[svlug] Re: Open Source Criticism Questions

Jeffrey Siegal jbs at quiotix.com
Wed Aug 20 18:26:10 PDT 2003


Richard Sharpe wrote:
> On Wed, 20 Aug 2003, Daniel Howard wrote:
> 
> 
>>>Is that really a free ride?  On a value-for-price
>>>basis, it is impossible for open source software to
>>>be a bad deal.  Not so for most Microsoft products,
>>>which can't even be returned for a refund if you use
>>>it for a while and decide you don't like it.
>>
>>A reasonable argument, I think.  I disagree but don't
>>think that it is worth arguing over.
> 
> 
> Actually, I disagree, and do think it is worth arguing over.
> 
> Take Samba, for example.
> 
> It is a great piece of software, but it ought to be clear to people that 
> it is not in the same ease of use category that the products a lot of 
> people use it to replace.
> 
> However, given that lots of people do use it to replace various versions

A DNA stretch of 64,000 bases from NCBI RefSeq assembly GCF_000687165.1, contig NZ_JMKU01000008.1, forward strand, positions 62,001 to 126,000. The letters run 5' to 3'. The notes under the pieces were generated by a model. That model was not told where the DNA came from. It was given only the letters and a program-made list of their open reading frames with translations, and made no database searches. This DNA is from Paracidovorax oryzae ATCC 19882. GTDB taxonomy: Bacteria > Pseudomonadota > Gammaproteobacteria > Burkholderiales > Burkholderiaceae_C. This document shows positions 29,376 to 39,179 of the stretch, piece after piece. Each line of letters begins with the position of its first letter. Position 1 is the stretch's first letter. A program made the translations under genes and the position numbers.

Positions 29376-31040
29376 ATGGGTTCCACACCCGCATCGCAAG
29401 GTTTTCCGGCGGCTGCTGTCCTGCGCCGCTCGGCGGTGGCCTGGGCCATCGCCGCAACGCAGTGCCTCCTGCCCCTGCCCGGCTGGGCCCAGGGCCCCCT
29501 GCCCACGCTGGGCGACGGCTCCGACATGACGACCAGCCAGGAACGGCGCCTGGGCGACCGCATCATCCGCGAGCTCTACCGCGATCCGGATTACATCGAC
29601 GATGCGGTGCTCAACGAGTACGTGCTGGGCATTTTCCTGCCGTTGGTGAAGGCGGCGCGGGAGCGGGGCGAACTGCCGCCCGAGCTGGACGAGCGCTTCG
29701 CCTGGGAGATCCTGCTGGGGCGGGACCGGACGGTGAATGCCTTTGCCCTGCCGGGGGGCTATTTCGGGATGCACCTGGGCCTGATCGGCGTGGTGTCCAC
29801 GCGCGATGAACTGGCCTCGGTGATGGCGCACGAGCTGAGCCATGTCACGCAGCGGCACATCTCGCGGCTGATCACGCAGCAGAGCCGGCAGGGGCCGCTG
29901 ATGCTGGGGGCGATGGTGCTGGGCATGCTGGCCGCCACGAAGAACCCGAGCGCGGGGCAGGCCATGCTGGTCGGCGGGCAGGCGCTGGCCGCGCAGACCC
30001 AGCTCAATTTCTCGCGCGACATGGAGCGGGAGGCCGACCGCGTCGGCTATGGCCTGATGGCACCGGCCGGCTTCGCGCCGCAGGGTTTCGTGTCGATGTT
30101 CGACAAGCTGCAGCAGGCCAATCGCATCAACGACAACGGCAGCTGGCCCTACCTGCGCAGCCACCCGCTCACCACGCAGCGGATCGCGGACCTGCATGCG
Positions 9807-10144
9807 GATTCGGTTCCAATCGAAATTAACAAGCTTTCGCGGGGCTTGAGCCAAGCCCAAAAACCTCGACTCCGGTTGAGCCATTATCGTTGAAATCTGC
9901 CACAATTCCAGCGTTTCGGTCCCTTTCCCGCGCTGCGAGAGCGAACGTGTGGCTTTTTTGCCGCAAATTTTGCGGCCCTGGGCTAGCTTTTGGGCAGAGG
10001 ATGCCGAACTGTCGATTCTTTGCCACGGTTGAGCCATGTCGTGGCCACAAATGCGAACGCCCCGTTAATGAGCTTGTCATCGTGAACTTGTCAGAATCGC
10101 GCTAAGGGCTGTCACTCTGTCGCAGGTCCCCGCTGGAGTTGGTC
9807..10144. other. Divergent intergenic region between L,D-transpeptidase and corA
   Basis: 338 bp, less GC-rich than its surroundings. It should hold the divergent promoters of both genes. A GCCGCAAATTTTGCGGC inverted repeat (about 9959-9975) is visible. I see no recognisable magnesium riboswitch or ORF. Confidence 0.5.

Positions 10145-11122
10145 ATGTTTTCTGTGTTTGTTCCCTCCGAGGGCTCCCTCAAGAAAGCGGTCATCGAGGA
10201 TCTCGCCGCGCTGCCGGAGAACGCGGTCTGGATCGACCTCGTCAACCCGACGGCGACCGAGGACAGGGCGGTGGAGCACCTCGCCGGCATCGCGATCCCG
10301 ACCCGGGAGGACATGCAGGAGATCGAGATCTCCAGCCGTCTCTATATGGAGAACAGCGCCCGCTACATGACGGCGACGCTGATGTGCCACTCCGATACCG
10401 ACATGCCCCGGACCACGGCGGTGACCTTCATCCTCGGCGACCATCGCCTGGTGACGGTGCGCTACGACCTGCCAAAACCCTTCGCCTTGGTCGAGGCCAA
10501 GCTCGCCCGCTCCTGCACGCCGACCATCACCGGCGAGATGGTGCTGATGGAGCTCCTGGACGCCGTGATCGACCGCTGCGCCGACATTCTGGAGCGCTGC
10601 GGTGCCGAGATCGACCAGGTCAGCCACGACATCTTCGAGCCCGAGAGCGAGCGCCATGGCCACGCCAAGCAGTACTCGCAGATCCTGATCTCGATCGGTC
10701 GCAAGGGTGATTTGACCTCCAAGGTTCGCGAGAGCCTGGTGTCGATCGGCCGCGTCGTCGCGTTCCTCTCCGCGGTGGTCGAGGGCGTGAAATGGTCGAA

> of Windows, and that a number of NAS companies use it, as does SCO (plan 
> to ship Samba 3), and I see more and more emails about attempts to migrate 
> from Windows to UNIX with Samba, there must be something to it.
> 
> But, since you need more skills to set it up than what a lot of Windows 
> requires, there can be a comparison made there, and several people on the 
> Samba team agonize over making it easier to use OOTB.

It isn't clear to me how that disgrees with what I wrote above.

On a value-for-price basis, since the price is zero, if it has any value 
at all, its a good deal.  It might not be *as* good a deal as some other 
solution, or as good a deal as you'd like, but it really can't be a 
*bad* deal.

It is for that reason I think unqualified negative reviews (or flaming 
the developers) are simply inappropriate for open source software.  If 
it doesn't have value for you, just don't use it.  Problem solved.  If 
it has some value to you, but not as much as you would like, too bad. 
You got a free lunch and now you want a free dessert too?

(Not so for commercial software, where you might spend $X (or, more 
seriously, X thousands of dollars) and then simply have something that 
doesn't work, or not solve your problem.  And no recourse.





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